that's the way it is. (Not all standard library functions have good
    interfaces.) The comparison to EOF can fail (I forget whether it
    always does or only does on certain implementations) if c is a
    character instead of an int.

    Michael
    Michael, May 19, 2007
    #3
  4. Chris Dollin Guest

    Michael wrote:

    > Ian answered your actual question, so let me point out another problem
    > in your code:
    >
    >> char c;

    > ...
    >> if ((c = getc(fp))==EOF)

    >
    > The function getc returns an integer. I know, that's crazy, but
    > that's the way it is.


    Suppose `getc` returned a `char`. What `char` value would you
    pick to represent EOF and hence disallow from appearing in any
    FILE* input?

    Remember that FILE*s can be reading "binary" files.

    --
    Three-Way Secret Hedgehog
    A rock is not a fact. A rock is a rock.
    Chris Dollin, May 19, 2007
    #4
  5. wrote:

    > Hi, I'm getting confused with arrays and hope someone can shed light
    > on my code.
    > I wrote this to try and learn about files and arrays as I thought if I
    > could grab each element and place them into an array I can manipulate
    > the stings from the file with array indexes.
    > Perhaps there's a better method but I'm learning.
    >
    > #include <stdio.h>
    > #include <stdlib.h>
    >
    > int main()
    > {
    > char c;
    > int num=0;
    > int count=0;
    > int i;
    > char instring[10];
    >
    > FILE * fp;
    >
    > if((fp=fopen("testdata.txt","r"))==NULL)
    > {
    > printf("Error in openning the file.\n");
    > exit(2);
    > }
    >
    > while(!feof(fp))
    > {
    > num++;
    > if ((c = getc(fp))==EOF)
    > {
    > printf("EOF reached \n");
    > break;
    > }
    > else
    > {
    > if (c != '\0')
    > {
    > instring[count] =c;
    > printf("count = %d, instring = %c\n",count,instring[count]);
    > count++;
    > }
    > }
    > }
    >
    > i=0;
    > printf("char 3 is %c\n",instring[i+3]);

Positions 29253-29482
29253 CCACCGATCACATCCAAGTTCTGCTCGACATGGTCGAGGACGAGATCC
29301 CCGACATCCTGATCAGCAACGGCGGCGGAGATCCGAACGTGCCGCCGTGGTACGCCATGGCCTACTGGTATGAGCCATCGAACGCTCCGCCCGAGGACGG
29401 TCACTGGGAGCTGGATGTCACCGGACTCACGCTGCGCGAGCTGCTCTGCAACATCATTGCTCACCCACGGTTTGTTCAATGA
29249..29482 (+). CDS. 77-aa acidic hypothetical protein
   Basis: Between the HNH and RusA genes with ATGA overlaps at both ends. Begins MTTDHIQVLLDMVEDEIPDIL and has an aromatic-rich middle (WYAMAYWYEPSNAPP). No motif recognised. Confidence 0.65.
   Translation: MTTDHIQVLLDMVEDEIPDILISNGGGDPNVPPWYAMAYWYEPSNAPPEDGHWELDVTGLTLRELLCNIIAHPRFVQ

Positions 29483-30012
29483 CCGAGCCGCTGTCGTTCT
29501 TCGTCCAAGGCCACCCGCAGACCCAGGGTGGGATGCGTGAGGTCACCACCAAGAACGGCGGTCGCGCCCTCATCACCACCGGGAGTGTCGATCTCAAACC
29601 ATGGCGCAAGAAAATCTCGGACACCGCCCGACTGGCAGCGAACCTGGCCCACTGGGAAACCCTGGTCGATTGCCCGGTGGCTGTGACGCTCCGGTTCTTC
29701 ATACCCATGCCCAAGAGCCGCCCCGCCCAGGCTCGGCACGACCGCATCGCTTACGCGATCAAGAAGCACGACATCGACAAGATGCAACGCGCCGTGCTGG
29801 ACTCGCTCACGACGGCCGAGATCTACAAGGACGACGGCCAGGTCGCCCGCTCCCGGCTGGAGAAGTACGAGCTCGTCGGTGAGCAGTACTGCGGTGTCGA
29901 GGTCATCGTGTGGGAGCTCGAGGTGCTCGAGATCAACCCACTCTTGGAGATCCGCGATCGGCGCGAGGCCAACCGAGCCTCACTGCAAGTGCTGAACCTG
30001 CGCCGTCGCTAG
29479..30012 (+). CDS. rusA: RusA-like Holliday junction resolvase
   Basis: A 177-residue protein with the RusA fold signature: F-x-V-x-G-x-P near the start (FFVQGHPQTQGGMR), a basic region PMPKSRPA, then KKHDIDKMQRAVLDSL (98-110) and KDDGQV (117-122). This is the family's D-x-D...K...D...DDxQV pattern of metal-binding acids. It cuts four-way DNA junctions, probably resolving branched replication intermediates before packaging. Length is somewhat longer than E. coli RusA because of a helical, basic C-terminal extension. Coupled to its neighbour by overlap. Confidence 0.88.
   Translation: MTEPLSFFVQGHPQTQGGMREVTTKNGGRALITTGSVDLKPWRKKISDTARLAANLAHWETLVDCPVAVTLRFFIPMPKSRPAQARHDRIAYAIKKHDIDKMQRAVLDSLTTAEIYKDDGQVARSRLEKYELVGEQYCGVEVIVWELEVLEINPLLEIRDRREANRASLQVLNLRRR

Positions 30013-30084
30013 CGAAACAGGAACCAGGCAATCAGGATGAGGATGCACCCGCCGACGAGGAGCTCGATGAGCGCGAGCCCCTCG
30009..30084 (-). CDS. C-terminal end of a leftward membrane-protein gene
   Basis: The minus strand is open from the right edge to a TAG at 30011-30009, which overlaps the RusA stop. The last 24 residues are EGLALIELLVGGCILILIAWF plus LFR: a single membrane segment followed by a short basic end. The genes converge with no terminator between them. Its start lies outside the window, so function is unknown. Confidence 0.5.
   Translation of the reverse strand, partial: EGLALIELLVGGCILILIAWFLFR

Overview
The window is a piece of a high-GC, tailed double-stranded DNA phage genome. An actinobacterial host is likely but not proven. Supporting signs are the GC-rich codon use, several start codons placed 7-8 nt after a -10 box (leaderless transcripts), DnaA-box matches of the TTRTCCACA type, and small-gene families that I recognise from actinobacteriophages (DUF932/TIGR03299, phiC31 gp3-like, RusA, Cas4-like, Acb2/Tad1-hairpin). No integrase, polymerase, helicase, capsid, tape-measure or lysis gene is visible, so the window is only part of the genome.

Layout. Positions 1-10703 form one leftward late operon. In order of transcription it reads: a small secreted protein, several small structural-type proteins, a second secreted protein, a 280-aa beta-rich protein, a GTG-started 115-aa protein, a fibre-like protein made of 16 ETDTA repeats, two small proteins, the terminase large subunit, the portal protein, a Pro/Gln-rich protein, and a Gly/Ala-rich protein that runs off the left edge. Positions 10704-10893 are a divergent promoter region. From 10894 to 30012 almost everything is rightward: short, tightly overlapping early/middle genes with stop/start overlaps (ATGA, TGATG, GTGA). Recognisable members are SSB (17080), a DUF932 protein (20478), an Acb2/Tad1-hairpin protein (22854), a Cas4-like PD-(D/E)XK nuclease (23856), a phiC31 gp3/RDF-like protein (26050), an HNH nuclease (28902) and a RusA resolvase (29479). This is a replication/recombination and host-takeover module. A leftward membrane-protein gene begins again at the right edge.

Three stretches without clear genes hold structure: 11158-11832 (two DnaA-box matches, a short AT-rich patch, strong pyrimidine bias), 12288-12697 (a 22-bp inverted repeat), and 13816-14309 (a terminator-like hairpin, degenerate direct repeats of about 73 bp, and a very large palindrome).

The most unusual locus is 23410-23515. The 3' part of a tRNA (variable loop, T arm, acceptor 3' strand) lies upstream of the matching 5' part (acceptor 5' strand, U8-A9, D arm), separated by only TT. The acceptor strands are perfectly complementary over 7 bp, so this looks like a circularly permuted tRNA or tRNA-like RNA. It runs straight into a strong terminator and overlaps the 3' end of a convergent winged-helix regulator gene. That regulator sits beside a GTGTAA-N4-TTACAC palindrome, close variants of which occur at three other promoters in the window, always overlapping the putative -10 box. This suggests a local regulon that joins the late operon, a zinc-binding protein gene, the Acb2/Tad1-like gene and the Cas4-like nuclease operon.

>
    > return 0;
    > }
    >
    > The testdata.txt contains
    > ab$
    > e.f
    > 1we
    > @\/
    > "@'
    > :]_
    > .
    >
    > When I execute the program I get the following result:
    > count = 0, instring = a
    > count = 1, instring = b
    > count = 2, instring = $
    > count = 3, instring =
    >
    > count = 4, instring = e
    > count = 5, instring = .
    > count = 6, instring = f
    > count = 7, instring =
    >
    > count = 8, instring = 1
    > count = 9, instring = w
    > count = 10, instring = e
    > count = 11, instring =
    >
    > count = 12, instring = @
    > count = 13, instring = \
    > count = 14, instring = /
    > count = 15, instring =
    >
    > count = 16, instring = "
    > count = 17, instring = @
    > count = 18, instring = '
    > count = 19, instring =
    >
    > Segmentation Fault (core dumped)
    >
    > My question is if the instring has 10 elements then why is it printing
    > out to element 19 ?
    > If I put a large number, such as char instring[150], then it will work
    >
    > Have I misunderstood arrays completely ?


    What you seem to be missing is that in C it is *your* responsibility, as
    a programmer, to ensure that you will not go outside the array bounds.
    The compiler is not required (and sometimes even not able) to check that
    you stay within array bounds.

    In your code, you were happily clobbering over some random memory, until
    the processor determined that something was seriously wrong. This is
    perfectly acceptable behaviour if the programmer forgets his/her duty
    to check array bounds. (By accessing memory outside the array bounds,
    you invoke undefined behaviour. Anything the computer does then is
    fully correct.)

    >
    > Pat


    Bart v Ingen Schenau
    --
    a.c.l.l.c-c++ FAQ: http://www.comeaucomputing.com/learn/faq
    c.l.c FAQ: http://www.eskimo.com/~scs/C-faq/top.html
    c.l.c++ FAQ: http://www.parashift.com/c -faq-lite/